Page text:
Manual inspection of structures typically is very labor intensive, time consuming, and expensive. Manual inspection is subject to human error in performance and variations of interpretation of results. Noise in inspection signals can be interpreted as defects (false positives), and defects can be missed or overlooked as non-significant (false negatives). Further, shear wave ultrasonic beam and eddy current inspection are limited in that only cracks of particular orientations may be detectable. Many structures may also incorporate numerous bolted joints which require inspection in areas which cannot be accessed or are exceptionally difficult to access.
Several approaches have been attempted to inspect bolted joints with sensors. One approach is a smart washer proposed by Innovative Dynamics, Inc, of Ithaca, N.Y. These smart washers incorporate eddy current sensors. However, the sensors cannot be “nulled” or balanced between widely spaced interrogation intervals, so it is not possible to discern crack signals from signals caused by temperature variations, instrument drift, and other noise factors. Furthermore, these smart washers use eddy currents and can only be used on electrically conductive structures.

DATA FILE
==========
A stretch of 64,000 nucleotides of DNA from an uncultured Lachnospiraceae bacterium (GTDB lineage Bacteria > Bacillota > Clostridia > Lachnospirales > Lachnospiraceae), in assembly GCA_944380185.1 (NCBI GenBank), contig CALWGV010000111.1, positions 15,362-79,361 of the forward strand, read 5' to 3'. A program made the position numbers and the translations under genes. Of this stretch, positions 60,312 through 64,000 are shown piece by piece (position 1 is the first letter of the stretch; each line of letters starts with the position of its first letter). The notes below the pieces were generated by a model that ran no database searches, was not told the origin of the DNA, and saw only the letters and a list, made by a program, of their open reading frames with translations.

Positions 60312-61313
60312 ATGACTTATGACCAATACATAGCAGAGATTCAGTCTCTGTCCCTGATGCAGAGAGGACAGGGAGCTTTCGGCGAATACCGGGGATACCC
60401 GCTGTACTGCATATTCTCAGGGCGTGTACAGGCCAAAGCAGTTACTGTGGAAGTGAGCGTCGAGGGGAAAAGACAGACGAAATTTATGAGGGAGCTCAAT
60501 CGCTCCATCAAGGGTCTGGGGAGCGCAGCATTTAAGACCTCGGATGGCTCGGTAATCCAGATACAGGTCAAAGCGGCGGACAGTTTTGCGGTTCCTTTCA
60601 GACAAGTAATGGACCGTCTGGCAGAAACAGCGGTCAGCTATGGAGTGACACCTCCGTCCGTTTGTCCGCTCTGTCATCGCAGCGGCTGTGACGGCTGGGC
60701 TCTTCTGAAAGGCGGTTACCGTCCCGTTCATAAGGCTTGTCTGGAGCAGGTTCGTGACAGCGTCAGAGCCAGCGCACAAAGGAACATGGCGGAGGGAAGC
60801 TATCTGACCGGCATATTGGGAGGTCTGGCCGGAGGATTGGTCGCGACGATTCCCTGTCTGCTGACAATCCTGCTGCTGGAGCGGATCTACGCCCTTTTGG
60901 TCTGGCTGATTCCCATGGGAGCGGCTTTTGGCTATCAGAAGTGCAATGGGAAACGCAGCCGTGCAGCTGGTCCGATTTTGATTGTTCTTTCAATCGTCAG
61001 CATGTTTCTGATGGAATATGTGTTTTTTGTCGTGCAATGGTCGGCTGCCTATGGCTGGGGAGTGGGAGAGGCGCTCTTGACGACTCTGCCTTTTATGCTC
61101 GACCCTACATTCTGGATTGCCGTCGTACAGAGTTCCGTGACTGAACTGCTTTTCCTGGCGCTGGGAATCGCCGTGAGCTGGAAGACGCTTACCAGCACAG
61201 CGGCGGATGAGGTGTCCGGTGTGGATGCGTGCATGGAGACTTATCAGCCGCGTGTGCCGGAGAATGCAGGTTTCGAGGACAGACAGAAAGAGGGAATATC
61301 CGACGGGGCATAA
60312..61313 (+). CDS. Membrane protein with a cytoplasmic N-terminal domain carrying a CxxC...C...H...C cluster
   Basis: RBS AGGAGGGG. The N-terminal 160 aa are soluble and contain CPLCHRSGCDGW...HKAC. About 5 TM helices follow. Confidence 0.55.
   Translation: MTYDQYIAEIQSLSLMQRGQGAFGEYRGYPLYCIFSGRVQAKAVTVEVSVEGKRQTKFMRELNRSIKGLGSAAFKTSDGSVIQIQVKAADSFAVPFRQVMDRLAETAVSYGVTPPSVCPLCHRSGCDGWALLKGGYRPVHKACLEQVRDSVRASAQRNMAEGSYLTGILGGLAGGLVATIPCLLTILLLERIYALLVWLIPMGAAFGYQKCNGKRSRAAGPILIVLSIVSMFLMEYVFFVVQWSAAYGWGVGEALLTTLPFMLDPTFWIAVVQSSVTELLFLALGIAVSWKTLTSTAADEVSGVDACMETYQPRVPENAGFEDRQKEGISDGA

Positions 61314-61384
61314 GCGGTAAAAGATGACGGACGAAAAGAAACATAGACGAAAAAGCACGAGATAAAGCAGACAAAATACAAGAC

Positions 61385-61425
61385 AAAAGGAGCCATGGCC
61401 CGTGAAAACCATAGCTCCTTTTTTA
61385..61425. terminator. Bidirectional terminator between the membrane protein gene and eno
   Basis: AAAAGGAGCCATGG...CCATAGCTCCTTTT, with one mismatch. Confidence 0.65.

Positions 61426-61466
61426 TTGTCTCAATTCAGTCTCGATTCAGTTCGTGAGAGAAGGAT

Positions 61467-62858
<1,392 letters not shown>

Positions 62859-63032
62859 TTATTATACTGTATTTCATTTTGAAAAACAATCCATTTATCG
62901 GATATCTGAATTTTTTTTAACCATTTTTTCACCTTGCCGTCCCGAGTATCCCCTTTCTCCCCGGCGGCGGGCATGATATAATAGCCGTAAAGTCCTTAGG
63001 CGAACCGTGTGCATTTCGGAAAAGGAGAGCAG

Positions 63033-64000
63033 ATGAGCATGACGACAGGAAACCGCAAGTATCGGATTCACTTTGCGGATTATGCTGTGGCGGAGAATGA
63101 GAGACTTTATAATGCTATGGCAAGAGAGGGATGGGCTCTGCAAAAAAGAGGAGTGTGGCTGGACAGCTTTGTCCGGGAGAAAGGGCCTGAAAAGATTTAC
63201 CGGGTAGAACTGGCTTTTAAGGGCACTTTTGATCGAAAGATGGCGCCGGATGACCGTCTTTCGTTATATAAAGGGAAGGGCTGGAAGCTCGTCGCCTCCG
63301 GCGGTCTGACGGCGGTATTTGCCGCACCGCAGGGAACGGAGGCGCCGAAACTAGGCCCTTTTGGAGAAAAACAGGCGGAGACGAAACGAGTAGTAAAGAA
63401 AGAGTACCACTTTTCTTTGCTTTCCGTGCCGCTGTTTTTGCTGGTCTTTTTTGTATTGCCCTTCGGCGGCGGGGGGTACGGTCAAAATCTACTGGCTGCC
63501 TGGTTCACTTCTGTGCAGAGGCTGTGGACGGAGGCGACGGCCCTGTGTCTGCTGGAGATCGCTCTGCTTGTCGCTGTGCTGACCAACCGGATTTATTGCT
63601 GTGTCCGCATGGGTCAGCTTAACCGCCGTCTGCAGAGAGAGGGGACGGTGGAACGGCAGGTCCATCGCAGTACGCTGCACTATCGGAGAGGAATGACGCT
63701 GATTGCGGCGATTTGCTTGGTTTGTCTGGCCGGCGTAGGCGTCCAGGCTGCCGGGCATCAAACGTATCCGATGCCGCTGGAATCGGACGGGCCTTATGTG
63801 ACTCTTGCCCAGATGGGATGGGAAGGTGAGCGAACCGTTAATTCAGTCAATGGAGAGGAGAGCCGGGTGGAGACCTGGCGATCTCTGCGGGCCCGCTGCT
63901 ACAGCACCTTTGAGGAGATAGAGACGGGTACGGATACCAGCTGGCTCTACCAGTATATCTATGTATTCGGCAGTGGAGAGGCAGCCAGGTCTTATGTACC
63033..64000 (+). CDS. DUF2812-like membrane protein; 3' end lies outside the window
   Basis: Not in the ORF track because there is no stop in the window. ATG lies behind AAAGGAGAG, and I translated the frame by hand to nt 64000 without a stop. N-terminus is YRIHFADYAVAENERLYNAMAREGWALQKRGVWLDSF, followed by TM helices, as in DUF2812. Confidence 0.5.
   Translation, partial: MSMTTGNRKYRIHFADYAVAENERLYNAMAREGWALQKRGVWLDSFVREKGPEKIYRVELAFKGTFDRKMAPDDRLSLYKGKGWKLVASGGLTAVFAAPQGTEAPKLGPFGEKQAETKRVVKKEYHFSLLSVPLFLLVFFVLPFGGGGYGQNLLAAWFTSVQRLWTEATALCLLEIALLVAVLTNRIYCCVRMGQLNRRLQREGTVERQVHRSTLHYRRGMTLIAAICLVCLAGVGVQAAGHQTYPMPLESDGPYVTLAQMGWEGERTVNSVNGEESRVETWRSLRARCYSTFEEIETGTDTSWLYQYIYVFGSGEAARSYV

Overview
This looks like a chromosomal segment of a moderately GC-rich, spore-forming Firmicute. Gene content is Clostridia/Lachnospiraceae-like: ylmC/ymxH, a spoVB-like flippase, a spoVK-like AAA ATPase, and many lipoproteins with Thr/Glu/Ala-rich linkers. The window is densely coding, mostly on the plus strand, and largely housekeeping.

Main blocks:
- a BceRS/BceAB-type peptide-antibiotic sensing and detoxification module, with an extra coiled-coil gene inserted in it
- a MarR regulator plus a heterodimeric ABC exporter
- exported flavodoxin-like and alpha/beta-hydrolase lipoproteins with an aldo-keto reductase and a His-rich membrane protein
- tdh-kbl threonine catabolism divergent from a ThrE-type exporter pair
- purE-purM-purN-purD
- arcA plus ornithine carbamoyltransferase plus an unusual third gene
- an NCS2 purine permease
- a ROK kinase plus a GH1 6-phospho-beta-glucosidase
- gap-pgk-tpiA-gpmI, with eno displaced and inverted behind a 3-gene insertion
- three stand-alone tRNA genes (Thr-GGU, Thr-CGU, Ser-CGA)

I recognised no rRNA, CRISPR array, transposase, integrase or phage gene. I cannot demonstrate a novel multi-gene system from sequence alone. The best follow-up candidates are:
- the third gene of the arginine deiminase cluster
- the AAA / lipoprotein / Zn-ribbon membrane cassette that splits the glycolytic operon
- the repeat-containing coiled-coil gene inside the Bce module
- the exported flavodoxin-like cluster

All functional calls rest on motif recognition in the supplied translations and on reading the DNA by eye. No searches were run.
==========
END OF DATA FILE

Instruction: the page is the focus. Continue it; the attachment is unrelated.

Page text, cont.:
Another approach is using eddy current rosettes produced by Jentek Sensors of Waltham, Mass. These eddy current rosettes are bonded onto the area surrounding a rivet or bolt. The rosettes contain eddy current sensor loops for detection of surface-breaking cracks. The rosettes can be calibrated in air and provide an absolute measurement, unlike the Innovative Dynamics smart washers which only provide relative measurements that depend upon a stable null point over time. However, the Jentek Sensors rosettes depend on a strain gage adhesive to cement the sensor in place, and these adhesives are subject to failure over time. Furthermore, the Jentek Sensors rosettes are expensive, can be difficult to use and understand, and require new computer models for different applications.
Yet another approach is comparative vacuum monitoring (CVM) sensors produced by Structural Monitoring Systems Ltd. of Perth, Australia. Comparative vacuum monitoring sensors measure the pressure differential between small recesses containing a low vacuum alternating with small recesses at atmosphere, where the alternating series of low vacuum and atmosphere recesses are located in a simple manifold. If no surface-breaking crack is present, the low vacuum will remain at a stable level. If a crack develops, air will flow through the crack from the atmosphere recesses to the vacuum recesses. Comparative vacuum monitoring sensors only have application to surface-breaking fatigue cracks and are unable to detect delaminations below the surface, or fatigue cracks originating at the far surface of a layer.